Specific binding of 3H-dihydro FK-506 in the absence (- -) and presence (-∘-) of unlabeled FK-506, and protein elution (---) are shown in FIG. 1A. Several regions of minor binding were detected (12, 15 and 19 minutes), but the major binding peak (20-25 minutes) corresponded to a protein of 10-14 kDa based on Bio-Rad (Richmond, Calif.) molecular weight standards.
RAP (Kd 0.7 nM) was able to inhibit the binding of 3 H-dihydro FK-506 to all fractions.
When the experiment was repeated with 3 H-RAP and unlabeled RAP, the protein elution/specific binding profile was the same as that obtained in FIG. 1A, demonstrating that the 10-14 kDa protein also represents a major RAP binding protein, as found by others (See, Background section).
The experimental conditions of Example 1A were repeated, except that 3 H-cyclosporine A and unlabeled cyclosporine A were substituted for FK-506.
The data of FIG. 1B demonstrate that there are two binding proteins for cyclosporine A--the major one at 21-22 minutes (17 kDa, presumably cyclophilin) and a minor binding protein shown as a shoulder on the major peak at 20 minutes (50 kDa).
Rapamycin, even at 70 nM, did not affect the binding of cyclosporine A to either protein.
The 58 kDa protein was purified from 1.4×1010 human T-cells (JURKAT). The S-100 fraction (10 ml) was centrifuged at 2500×g for 1 hour at 4° C. in a 30 kDa Centriprep™ concentrator (Amicon Corp., Danvers, Ma.). The concentrate (1 ml) was diluted with 15 ml of 10 mM phosphate buffer, pH 6.8, and concentrated down to 5 ml. This step removed proteins of less than 30 kDa, i.e., cyclophilin and FKBP, from the S-100 fraction.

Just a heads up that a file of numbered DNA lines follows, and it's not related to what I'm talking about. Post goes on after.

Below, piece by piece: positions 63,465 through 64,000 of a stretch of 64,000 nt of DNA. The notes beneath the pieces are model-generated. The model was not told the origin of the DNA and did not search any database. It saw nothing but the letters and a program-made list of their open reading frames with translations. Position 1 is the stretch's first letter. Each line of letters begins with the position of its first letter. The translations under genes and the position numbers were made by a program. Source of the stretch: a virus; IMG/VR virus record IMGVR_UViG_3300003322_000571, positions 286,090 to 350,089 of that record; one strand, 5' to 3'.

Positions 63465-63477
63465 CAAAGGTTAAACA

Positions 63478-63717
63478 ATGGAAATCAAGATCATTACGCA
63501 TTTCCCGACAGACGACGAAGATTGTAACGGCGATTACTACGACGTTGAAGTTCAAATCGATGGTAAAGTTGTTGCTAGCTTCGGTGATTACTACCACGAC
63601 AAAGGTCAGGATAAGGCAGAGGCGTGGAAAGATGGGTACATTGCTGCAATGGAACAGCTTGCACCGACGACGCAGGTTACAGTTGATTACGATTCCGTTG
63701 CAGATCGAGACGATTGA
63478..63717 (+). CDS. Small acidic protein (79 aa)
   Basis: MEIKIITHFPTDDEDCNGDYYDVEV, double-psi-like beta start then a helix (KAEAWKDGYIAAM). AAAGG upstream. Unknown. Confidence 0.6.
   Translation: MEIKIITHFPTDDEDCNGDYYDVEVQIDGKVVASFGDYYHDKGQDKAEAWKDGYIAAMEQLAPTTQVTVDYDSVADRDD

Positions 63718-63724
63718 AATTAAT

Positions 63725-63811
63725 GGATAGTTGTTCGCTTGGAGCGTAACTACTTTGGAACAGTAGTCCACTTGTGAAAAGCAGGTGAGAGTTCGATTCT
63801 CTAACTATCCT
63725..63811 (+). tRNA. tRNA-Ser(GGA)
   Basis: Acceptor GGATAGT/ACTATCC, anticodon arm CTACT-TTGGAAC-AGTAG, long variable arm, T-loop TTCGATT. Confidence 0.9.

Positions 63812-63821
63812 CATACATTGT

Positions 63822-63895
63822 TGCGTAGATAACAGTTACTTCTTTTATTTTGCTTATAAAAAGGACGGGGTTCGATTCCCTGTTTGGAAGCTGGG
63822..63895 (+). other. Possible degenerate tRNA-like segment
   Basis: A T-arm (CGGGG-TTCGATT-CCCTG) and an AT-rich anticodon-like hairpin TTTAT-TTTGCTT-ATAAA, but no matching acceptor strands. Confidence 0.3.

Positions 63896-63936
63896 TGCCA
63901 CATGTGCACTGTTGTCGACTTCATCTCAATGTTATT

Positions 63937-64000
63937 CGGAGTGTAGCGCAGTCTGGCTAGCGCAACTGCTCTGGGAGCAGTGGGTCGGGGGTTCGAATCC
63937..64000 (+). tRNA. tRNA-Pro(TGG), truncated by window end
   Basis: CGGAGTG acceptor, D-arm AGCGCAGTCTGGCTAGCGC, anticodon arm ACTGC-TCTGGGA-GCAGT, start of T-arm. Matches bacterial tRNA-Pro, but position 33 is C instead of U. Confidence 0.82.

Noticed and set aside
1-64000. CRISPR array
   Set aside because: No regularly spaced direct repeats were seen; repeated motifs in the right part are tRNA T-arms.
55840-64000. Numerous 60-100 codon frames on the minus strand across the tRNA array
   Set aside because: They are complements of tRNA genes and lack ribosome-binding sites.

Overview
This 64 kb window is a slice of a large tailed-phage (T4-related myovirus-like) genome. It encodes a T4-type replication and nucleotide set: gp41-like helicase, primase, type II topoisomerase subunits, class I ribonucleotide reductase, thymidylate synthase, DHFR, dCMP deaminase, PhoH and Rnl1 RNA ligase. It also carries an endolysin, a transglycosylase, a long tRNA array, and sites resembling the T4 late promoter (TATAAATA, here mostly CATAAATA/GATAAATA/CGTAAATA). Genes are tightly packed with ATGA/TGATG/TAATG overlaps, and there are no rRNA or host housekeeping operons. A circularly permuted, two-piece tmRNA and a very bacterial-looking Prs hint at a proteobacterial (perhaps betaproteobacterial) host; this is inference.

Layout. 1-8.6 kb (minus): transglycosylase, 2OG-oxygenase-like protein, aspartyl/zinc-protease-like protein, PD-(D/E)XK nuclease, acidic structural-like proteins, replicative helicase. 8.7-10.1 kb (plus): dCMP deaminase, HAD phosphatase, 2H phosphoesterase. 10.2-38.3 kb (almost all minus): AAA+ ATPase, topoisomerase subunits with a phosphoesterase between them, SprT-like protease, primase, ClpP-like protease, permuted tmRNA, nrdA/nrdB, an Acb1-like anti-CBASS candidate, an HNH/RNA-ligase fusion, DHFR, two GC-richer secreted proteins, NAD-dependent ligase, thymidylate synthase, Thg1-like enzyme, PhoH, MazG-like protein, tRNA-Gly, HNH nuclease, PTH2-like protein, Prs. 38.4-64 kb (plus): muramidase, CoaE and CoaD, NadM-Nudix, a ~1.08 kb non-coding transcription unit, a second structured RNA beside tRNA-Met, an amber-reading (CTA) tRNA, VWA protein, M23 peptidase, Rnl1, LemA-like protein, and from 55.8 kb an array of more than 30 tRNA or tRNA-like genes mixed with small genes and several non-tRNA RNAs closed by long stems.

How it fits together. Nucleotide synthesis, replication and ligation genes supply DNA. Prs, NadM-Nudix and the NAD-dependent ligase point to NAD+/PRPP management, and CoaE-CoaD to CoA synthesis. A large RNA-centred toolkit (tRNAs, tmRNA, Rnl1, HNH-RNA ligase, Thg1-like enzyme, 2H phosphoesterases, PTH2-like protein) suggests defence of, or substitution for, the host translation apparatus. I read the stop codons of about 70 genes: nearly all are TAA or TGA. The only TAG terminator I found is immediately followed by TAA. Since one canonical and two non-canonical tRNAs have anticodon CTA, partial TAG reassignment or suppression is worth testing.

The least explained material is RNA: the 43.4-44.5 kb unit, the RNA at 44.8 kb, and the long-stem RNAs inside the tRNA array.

The >30 kDa protein solution was separated by preparative isoelectric focusing at 4° C. using a Rotofor™ (Bio-Rad, Richmond, Calif.) which contained a prefocussed solution of ampholytes (0.73% solids/vol. of pH 4-6 and 6-8, and 0.37% solids/vol. of pH 8-10; total volume was 50 ml. The cathode contained 0.1M H3 PO4 and the anode 0.1N HCl. A 12 W constant power supply (Pharmacia 3000/150, Piscataway, N.J.) was used to focus the unit until constant voltage (450 v) was achieved. The solution was separated into 20 fractions, whose pH values were immediately determined and which were assayed for specific binding of 3H-labeled RAP, dihydro FK-506 and CsA using the LH-20 assay. The fraction and CsA drugs was refocused under the to both FK-506 and CsA drugs was refocused under the same conditions, using only the ampholytes contained in the 2.7 ml fraction (diluted to 55 ml with deionized water). Focusing was complete when a constant voltage of 2200 was reached.
The 20 fractions were assayed for drug binding as above. At pH 6.29, binding of 3 H-CsA was inhibited by unlabeled FK-506 in the LH-20 assay. This fraction (3.02 mg in 2.7 ml) was chromatographed in a Bio-Sil-125 HPLC column at a flow rate of 1.0 ml/minute in 10 mM phosphate buffer, pH 6.8. Fractions representing proteins of 50-60 kDa were screened for binding to both FK-506 and CsA.